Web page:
by Kara Hiltz

**Application:** Microsoft Excel 365/2016

**Operating System:** Microsoft Windows

Building Excel formulas isn’t always easy, and sometimes Excel functions can get complex—raising the stakes for human error. Excel 365 offers three new functions that will replace some of your old standbys and simplify your toughest data analysis needs.

To get familiar with three new Excel functions, we’ll:

- Reveal how the TEXTJOIN function can soothe your CONCATENATE woes.
- Unveil the IFS function, which will eliminate those pesky nested IF formulas.
- Introduce the MAXIFS and MINIFS functions, similar to the AVERAGEIF and SUMIF functions.

Excel’s functions have sometimes left something to be desired. Many are not user-friendly or require an extra step, such as to combine and nest functions, to make a formula work the way you need it to work. One of Excel 365’s greatest features is its new functions. Some of these functions are game-changers for Excel users. We’ll introduce you to three of the most important additions to Excel’s functions: (1) TEXTJOIN, as shown in **Figure A**, (2) IFS, and (3) the MAXIF/MINIF functions.

**Note:** If you have a standalone desktop copy of Excel 2016 without an Excel 365 subscription, you won’t have the functions discussed in this article. They are only available to Excel 365 subscribers.

A:

The TEXTJOIN function simplifies the process of consolidating text into one long string.

The CONCATENATE function was always a go-to for Excel users who needed to string together text from different cells into one. But, especially when you needed to add spaces or punctuation, CONCATENATE functions could get bloated and complex.

Excel 365’s TEXTJOIN function allows you to simplify the process of consolidating text strings. In our example, we want to join the text in columns A, B., C, and D (prefix, first name, last name, and suffix) into a column that contains full names, as shown in **Figure B**. You can use CONCATENATE to accomplish this task, but you’ll see that the new TEXTJOIN function is much easier.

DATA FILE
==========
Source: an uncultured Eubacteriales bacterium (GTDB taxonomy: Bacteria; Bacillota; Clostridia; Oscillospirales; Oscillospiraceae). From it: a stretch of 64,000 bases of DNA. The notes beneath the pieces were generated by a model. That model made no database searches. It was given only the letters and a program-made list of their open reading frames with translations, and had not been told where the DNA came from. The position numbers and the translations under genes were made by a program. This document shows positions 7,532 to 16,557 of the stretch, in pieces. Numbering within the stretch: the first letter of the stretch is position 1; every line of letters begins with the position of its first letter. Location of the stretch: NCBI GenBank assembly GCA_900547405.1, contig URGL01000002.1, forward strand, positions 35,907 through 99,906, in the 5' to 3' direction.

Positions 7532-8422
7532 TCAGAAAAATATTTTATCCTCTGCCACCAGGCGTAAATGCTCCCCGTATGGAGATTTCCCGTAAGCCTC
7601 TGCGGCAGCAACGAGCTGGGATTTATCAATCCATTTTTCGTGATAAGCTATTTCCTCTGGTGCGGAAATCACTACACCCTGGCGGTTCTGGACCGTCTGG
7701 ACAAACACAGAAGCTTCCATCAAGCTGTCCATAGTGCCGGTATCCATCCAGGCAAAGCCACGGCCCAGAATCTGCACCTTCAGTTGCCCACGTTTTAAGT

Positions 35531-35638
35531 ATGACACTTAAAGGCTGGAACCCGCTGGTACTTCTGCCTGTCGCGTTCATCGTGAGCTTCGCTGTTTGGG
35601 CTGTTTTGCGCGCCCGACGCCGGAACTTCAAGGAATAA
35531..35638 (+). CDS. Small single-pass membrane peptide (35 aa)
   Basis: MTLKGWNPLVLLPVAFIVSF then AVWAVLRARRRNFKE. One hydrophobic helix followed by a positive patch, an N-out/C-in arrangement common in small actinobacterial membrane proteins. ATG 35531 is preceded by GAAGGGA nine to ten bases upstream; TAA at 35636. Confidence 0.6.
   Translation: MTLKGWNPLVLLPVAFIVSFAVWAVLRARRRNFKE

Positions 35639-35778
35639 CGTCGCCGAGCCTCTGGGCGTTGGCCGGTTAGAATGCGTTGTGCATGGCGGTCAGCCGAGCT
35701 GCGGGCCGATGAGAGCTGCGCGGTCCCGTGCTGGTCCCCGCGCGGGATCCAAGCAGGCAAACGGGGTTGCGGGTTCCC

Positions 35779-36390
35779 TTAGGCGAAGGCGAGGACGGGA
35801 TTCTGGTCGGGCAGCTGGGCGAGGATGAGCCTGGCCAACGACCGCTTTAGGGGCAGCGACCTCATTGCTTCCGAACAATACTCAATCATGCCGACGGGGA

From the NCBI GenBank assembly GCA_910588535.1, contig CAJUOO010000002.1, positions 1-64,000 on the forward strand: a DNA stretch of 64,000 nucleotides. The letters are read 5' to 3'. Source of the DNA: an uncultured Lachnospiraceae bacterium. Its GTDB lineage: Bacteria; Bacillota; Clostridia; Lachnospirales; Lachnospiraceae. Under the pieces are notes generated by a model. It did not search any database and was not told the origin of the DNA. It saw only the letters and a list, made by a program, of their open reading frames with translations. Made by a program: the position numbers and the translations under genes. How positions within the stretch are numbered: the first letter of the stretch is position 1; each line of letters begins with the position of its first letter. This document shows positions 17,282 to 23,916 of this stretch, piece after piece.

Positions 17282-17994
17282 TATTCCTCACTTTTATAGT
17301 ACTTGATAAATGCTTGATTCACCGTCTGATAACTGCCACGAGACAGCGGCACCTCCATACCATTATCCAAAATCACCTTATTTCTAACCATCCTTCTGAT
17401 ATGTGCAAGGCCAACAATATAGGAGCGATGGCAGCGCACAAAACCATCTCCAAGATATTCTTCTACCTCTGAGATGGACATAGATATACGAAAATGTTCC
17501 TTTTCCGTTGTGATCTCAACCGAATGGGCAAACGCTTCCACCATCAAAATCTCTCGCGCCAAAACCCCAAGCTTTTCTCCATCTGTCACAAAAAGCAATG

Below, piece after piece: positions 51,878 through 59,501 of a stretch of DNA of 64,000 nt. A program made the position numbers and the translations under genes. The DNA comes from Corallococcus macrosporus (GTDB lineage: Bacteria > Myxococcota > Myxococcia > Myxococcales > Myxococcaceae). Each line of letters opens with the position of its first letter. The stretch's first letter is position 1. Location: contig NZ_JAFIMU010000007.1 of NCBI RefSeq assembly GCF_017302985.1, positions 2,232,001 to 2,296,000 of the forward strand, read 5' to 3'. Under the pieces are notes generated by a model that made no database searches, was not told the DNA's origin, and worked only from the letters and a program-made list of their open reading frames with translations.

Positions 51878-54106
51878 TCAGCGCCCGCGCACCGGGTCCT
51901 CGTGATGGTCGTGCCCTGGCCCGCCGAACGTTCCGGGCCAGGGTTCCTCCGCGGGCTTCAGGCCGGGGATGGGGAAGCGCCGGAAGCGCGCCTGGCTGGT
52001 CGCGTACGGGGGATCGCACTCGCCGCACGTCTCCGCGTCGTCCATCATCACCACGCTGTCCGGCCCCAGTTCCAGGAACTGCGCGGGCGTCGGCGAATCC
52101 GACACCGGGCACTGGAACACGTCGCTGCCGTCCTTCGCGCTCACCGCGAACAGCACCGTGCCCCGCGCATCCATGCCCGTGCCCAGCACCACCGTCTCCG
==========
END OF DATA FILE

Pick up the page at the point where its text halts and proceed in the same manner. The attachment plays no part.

B:

The new TEXTJOIN function will help us consolidate the text in these columns in simpler terms than the old CONCATENATE function.

Let’s first take a look at the formula you would need with the CONCATENATE function to get the job done. Here’s the CONCATENATE formula you would need to type in cell E2 to create the combined text string:

=CONCATENATE(A2," ",B2," ",C2," ",D2)

Essentially, you would need to list all of the cells from which you want to pull text and separate them with any spaces or punctuation you’d want to include between quotation marks. If you’re only joining a few cells, this might not seem too bad. But the more cells you involve, the more convoluted the formula becomes.

Now let’s see how the new TEXTJOIN function works in Excel 365. The function includes a minimum of three arguments: delimiter, ignore_empty, and text1 (plus text2, text3, etc. if needed). The delimiter argument defines how you want to separate the text strings. The delimiter can be a space (“ “), a punctuation mark (“,”), or a cell reference. The second argument, ignore_empty, must be TRUE or FALSE. If true, the function will ignore empty cells. Finally, the text1, text2, text3, etc. arguments include either the text you want to include between quotation marks or cell references to the text you want to include in the final text string. According to Microsoft, you can include up to 252 text arguments.

In our example, we’ll use the following TEXTJOIN formula in cell E3:

=TEXTJOIN(" ",TRUE,A3,B3,C3,D3)

As shown in **Figure C**, the results are the same but the TEXTJOIN function is simpler and easier to work with.

The one downside about using TEXTJOIN instead of CONCATENATE is that the TEXTJOIN function applies the same delimiter between all of the text arguments. The CONCATENATE function, however, allows more flexibility in delimiters because you need to define the delimiter between each new piece of the text.

C:

TEXTJOIN is a cleaner way to consolidate text in cells into one long text string.

Nested IF functions have caused so many headaches among Excel users. Trying to keep track of all of the conditions in a nested IF function is frustrating and leaves your formula prone to errors.

One of the new functions included in Excel 365 can solve your nested IF function problems by simplifying the process. The IFS function contains a simple list of conditions that must be true and what the cell will display if the condition is true. Microsoft will allow you to test up to 127 of these conditions.

As shown in **Figure D**, the Award column in our gradebook will cal[...]

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